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Source: Cultivating a Home Yoga Practice – IDEA Health & Fitness Association

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The Controversial Plan To Vacuum Carbon Out Of The Atmosphere

In its 2018 report, the U.N. Intergovernmental Panel on Climate Change said that our current efforts just to lower carbon emissions aren’t enough. To prevent the worst of climate change, the world needs to remove carbon from the atmosphere in large quantities.

The idea of removing it from the air at any kind of scale requires the proper technology, money, political cooperation, all of which pose unique—and seemingly insurmountable—challenges.

On Friday’s episode of What Next: TBD, I spoke with Clive Thompson, journalist and author of Coders: The Making of a New Tribe and the Remaking of the World, about the race to suck carbon out of the air. Our conversation has been edited and condensed for clarity.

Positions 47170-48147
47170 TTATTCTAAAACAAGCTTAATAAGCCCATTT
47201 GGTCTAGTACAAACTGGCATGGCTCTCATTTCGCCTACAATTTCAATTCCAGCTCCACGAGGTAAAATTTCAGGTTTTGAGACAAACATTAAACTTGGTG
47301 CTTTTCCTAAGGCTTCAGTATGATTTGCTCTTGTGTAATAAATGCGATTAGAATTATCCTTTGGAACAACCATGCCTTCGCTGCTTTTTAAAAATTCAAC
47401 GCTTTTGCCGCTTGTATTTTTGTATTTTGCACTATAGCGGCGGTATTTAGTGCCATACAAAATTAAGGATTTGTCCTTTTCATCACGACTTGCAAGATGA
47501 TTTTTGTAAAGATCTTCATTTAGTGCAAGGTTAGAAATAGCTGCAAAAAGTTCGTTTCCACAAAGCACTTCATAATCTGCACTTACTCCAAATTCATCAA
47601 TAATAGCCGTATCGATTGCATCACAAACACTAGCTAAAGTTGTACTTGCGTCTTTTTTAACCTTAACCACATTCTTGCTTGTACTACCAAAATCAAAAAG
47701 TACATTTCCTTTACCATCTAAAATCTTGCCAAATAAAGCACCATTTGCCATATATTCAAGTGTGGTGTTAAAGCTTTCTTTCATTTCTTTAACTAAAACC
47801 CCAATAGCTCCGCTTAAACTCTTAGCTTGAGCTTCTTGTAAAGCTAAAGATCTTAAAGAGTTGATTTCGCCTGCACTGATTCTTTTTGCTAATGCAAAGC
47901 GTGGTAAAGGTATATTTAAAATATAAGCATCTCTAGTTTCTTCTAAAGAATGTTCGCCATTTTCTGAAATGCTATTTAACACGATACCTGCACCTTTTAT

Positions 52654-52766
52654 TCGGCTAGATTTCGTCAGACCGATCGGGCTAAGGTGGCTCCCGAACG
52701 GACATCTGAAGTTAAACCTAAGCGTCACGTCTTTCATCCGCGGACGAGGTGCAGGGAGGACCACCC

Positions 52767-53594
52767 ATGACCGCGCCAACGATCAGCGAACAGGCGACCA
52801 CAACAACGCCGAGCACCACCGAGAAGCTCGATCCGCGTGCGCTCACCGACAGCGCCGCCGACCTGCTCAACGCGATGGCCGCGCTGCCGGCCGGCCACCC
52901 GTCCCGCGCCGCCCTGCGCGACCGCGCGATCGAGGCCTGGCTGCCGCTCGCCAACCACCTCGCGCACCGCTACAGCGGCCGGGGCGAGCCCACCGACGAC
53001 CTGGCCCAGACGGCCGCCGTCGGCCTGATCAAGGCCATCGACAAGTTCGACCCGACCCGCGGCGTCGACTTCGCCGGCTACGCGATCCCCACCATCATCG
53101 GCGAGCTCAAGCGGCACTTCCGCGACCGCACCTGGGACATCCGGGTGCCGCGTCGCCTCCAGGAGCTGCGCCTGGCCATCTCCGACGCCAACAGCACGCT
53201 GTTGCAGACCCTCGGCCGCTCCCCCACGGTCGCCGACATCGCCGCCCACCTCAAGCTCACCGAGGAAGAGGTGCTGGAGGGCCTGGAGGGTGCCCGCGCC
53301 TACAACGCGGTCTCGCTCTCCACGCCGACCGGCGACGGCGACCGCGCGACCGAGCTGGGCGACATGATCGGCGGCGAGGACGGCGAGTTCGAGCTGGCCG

Lizzie O’Leary: You recently wrote a story, which ran in Mother Jones, about direct air carbon capture, a new technology that might be helpful in addressing the climate crisis. What is DAC?

Clive Thompson: Direct air carbon capture is basically the art and science of extracting CO2 from the air. You create a machine that uses a chemical process to bind CO2 and turn it into something that you can then store somewhere. Maybe you shove it really deep in the ground so it’s gone, maybe you turn it into something else that you can use.

Who is actually making the DAC technology?

So at the high end, you have a company like Carbon Engineering, which is up in Canada. And the way it works is that they have a big machine that’s the size of a building, with a huge fan on top of it that sucks air in and blows it down into a pool of liquid sorbent.

Then it reacts. Once there’s lots of CO2 in the sorbent, they use a process that requires temperatures of hundreds and hundreds of degrees to turn it into CO2 that can be stored as a pressurized gas. The downside is that a lot of energy is needed to run that machine. That’s one model.

What’s the other model?